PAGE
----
HSBC Treasury Management Profiles 2018 -

Current section, Introduction

Introduction

The Netherlands is an important transport hub within Europe, with excellent logistic and transport infrastructure. The world’s second-biggest agricultural exporter behind the USA (in 2017, agricultural exports reached a record high of EUR91.7 billion, a 7 per cent increase on 2016. Trade in agricultural and agriculture related goods contributed EUR44 and EUR4 billion respectively to Dutch GDP), the Netherlands’ economy relies heavily on trade. Exports accounted for 80 per cent of GDP in 2016, imports 69.9 per cent. The country’s open economy is highly competitive; it is also highly susceptible to economic trends, particularly within Europe. The impact of Brexit on the Netherlands’ GDP, for example, could be significant if the two countries fail to secure a trade deal; the UK is an important trading partner, accounting for 9.2 per cent of the country’s exports and 5.4 per cent of imports in 2016. The national economic forecaster CPB has projected an economic loss to the Netherlands’ economy of up to 2 percentage points by 2030. As such, the country is actively strengthening its trade relations beyond Europe, to Taiwan, for example, in areas such as agriculture and offshore wind technology, and India. The country has become a hub for India companies with more than 200 companies operating there and is the fifth-largest investment partner of India globally. The economy is predicted to grow 3.2 per cent in 2017, the highest rate since 2007, on the back of a growth in investments, consumption (reflecting a strong labour market; unemployment fell to below 400,000 in November 2017, for the first time since September 2009) and exports. The government’s fiscal stimulus plan, changes to the tax system, for example, are expected to encourage labour supply and increase output, and an expanding global economy is expected to keep economic growth robust in 2018 and 2019, with GDP predicted to grow 2.7 per cent and 2.5 per cent, respectively.

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Legal and regulatory

  • Foreign exchange and domestic currency (EUR) accounts can be held by residents both domestically and abroad Resident domestic currency accounts are convertible into foreign currency
  • Non-resident bank accounts are permitted in both foreign and domestic currency. Non-resident domestic currency accounts can be held abroad and are convertible into foreign currency
  • Approximately 2,000 resident companies with a high volume of transactions with non-residents are required to report all their financial transactions to the central bank on a monthly basis

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Taxation

  • Resident companies are taxed on their worldwide income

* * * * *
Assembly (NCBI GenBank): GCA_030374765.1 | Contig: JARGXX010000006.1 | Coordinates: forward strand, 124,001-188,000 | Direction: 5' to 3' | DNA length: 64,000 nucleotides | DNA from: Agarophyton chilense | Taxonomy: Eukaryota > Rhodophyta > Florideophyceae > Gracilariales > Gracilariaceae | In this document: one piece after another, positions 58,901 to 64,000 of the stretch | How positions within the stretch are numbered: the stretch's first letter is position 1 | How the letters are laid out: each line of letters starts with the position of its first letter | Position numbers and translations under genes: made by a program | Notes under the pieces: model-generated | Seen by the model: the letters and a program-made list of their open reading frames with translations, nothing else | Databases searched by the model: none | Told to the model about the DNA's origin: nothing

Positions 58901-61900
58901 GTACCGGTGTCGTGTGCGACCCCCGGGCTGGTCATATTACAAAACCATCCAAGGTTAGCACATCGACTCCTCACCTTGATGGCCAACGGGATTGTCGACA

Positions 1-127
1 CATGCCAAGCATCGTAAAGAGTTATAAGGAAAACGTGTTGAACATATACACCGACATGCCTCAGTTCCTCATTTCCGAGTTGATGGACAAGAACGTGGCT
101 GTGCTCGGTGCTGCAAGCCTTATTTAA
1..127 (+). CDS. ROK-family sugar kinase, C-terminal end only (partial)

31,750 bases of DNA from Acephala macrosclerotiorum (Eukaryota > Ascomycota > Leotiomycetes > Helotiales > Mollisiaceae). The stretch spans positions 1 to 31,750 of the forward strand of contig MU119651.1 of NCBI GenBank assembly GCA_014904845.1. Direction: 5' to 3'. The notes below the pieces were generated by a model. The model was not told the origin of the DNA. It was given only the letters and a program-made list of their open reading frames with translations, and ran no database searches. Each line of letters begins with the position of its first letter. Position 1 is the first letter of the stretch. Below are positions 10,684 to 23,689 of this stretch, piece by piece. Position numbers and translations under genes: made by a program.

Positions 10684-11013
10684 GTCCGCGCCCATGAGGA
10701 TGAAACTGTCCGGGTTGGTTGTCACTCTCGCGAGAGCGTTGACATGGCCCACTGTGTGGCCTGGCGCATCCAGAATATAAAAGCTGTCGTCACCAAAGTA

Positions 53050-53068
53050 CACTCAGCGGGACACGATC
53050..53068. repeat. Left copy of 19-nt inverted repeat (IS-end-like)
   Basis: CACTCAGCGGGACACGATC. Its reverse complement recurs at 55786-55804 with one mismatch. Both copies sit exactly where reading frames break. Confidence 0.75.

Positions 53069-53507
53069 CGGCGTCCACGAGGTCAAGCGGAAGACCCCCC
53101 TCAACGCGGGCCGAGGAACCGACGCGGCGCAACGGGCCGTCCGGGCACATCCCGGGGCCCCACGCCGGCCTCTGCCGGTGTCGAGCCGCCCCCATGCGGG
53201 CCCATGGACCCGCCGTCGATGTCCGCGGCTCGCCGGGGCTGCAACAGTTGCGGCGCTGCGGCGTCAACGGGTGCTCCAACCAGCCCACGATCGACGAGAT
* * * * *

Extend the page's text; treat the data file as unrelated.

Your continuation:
• Non-resident companies are generally subject to the same rates of corporate taxation as residents on certain types of income sourced in the Netherlands
  • The Netherlands operates a two-tier system with progressive tax rates. The first EUR200,000 of taxable income is subject to a tax rate of 20 per cent. Income in excess of EUR200,000 is taxed at 25 per cent
  • Tax withheld on dividends paid to non-resident individuals and companies may be refunded, provided the recipient is a resident of another EU/EEA member state and is the beneficial owner of the dividend
  • The Netherlands is a signatory to the Multilateral Competent Authority Agreement (MCAA). The first exchanges under the MCAA will begin in 2017-18 based on 2016 information

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Payment instruments and systems

  • Credit transfers are used for both high-value corporate and low-value retail payment transactions. Payment card use continues to rise, constituting 49 per cent of the volume of all cashless payments. Contactless payments and payments via mobile wallet are increasingly popular among consumers
  • SCT Insts (a pan-European, 24/7 instant payment scheme for SEPA credit transfers) are available in the Netherlands the maximum threshold value for SCT Insts is EUR15,000
  • The Netherlands operates three national payment systems: TARGET2-NL, an RTGS system; Equens CSS for low-value retail payments; and STEP2, for domestic and cross-border SEPA payments

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Cash management

  • Domestic and cross-border notional pooling and cash concentration are permitted between resident and non-resident companies. Cross-currency pooling structures are available
  • Automated collection methods are used by medium-sized and large businesses in the Netherlands
  • The Netherlands operates an advantageous tax regime for interest payments within a corporate group. The Group Interest Box regime allows for a low rate of taxation (5 per cent) to be levied on intercompany interest income

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Electronic banking

  • Electronic banking is commonplace in the Netherlands and offered by both domestic and international banks. Large companies can also use SWIFT for corporates
  • Internet and mobile banking services are provided by all of the country’s banks for both corporate and retail use Online and mobile banking services were used by 91 per cent and 63 per cent of individuals respectively in 2016

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Sources:

  • Organisation for Economic Co-operation and Development
  • World Bank Group: World Integrated Trade Solution
  • CPB Netherlands Bureau for Economic Policy Analysis
  • European Commission
  • Statistics Netherlands

The materials contained on this page were assembled in April 2017 (unless otherwise dated).

 

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